A post shared by Wayde van Niekerk (@waydedreamer) on

Siviwe “Shakes” Soyizwapi, Blitzboks Captain

Shakes was also coming back from injury when the rugby sevens series was put on hold. Plus he has the added frustration of not being able to train with the team. “Everything that was planned was completely turned upside down,” he says. While he admits that he’s lost some strength, Shakes is still pushing hard to stay in shape and maintain fitness. “I just love the feeling of testing myself and pushing my body to the limit,” he says. “But to say I’ve given up on the season, I would be lying.” Use these three tips to stay on track with your own training.

1. Be Consistent

Shakes trains once a day, every day for anything from 30 to 90 minutes. “There’s no routine – every day is different – but I must put in my workouts. I do them before lunch mostly,” he says.

Check out this killer workout…

2. Challenge Yourself

“It’s 110% possible to stay fit and healthy during this time,” says Shakes. His workout regimen is well rounded, including conditioning, strength training and high intensity interval training. Shakes doesn’t have a state-of-the-art home gym. He has a 10kg medicine ball, a resistance band and a skipping rope. But there’s a lot you can do with just your body weight, he says.

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For him, burpees are especially good for preparing him to return to the field. “They get the lungs going, test your strength and muscle endurance and the movement of hitting the ground and getting up happens quite a bit as well on a rugby field,” he says.

3. Keep It Fun

If you live with family or housemates, get them involved. Try new things. Connect with your old gym buddies for virtual training sessions. “I train with my 16 year old nephew,” says Shakes. “He’s pushing hard but he’s not used to training so much! I’ve had virtual training sessions with mates and I’m doing a few challenges as well from friends and the internet.” If these drills are anything to go by, that nephew is going to be a beast by the time we get out of lockdown!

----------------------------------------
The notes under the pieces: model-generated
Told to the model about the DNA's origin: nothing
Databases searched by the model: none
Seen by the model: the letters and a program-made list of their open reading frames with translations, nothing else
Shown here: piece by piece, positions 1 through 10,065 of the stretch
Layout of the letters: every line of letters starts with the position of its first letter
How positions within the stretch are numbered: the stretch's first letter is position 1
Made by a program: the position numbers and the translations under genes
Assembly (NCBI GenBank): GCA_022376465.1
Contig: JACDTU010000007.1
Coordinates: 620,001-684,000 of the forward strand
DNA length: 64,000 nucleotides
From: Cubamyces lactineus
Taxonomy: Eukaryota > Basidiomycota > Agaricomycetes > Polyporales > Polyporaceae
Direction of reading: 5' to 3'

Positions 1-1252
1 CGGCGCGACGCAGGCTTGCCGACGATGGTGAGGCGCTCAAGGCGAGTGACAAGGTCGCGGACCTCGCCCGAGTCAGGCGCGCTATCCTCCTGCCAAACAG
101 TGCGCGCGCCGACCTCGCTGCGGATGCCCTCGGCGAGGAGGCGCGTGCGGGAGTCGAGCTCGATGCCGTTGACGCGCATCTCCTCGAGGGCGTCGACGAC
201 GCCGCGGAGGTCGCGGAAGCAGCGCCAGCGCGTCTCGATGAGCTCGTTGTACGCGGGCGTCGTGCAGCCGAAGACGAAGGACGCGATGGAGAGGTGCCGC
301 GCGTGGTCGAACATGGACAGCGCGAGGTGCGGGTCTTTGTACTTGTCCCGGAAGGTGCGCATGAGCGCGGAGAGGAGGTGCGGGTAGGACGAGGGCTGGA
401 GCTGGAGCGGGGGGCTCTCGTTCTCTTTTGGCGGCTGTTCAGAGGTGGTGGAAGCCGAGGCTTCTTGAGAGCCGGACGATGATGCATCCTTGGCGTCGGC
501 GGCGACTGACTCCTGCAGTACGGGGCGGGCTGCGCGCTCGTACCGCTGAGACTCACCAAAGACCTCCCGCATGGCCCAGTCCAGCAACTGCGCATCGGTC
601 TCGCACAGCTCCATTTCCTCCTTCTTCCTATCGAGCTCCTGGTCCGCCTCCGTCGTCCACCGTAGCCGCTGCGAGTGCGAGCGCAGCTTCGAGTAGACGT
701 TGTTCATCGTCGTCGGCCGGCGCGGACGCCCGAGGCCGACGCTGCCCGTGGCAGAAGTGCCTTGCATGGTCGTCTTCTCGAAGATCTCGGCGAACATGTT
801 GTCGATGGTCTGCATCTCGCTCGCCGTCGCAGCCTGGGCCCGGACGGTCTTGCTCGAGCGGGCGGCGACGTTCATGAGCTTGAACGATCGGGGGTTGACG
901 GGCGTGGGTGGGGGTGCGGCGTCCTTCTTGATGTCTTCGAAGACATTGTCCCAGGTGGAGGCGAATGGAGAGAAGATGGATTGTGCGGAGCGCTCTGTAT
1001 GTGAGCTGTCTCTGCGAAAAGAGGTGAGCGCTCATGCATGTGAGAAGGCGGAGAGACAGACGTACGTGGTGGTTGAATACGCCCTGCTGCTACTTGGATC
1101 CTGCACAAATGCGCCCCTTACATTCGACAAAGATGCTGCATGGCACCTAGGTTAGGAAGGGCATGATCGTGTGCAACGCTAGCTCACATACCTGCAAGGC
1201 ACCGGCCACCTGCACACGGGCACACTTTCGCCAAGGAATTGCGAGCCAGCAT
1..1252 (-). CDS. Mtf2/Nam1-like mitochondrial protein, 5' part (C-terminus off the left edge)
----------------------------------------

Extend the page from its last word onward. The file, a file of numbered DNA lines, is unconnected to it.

Watch Shakes and fellow sevens player Ruhan Nel take on a streaming partner workout challenge. Then try it with your gym buddy!

Kevin Lerena, IBO Cruiserweight Boxing World Champ

A month before lockdown, Kevin Lerena defended his title for the sixth time, beating much older and more experienced boxer Firat Arslan. There was some controversy around the fight, with critics saying Arslan’s team threw in the towel too early.

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But reflecting on Instagram, Kevin said he believed it was the right decision: “To be totally & brutally honest it wasn’t going to end well for Firat Arslan. I was in the best shape ever and I was only getting going.” Now, at home, Kevin’s grafting hard to maintain that shape before he gets in the ring again. Here’s what you can learn from him.

1.  Don’t Give Up Just Because You Don’t Have Equipment

Kevin doesn’t even have a boxing bag to train on while he’s in lockdown. “I literally have a spinning bike and an assault bike,” he says. But that doesn’t stop him putting in the hours. He trains every day – sometimes twice a day. “Due to Covid-19 my routine is completely out, but it’s about adjusting and adapting,” he says. “I know that, once this is all over, it’s back to business. So I have to stay sharp.”

Kevin swapped the boxing ring for an Assault bike in his garage…

2. Up The Intensity

Just like Shakes with HIIT workouts and Wayde’s skillmill sprints, Kevin says intensity is key to making a home workout effective. “I don’t go over an hour, but I try keep it intense,” he says. His workouts are all body weight and focused on sport-specific exercises. The most beneficial exercise for him is shadow boxing. He does 3 mins; on 30 sec off for 15 rounds. “This can get the hear rate up and without a bag it’s the closest thing to a fight/boxing,” he says.

3. Get An Online Coach

Kevin does his workouts alone or with his girlfriend, but he does online sessions with his biokineticist. If you’re struggling to push yourself hard while training at home or you’re worried that your form is off, signing up for online sessions with a personal trainer can help. They’ll keep an eye on you through your phone or laptop camera and keep you honest.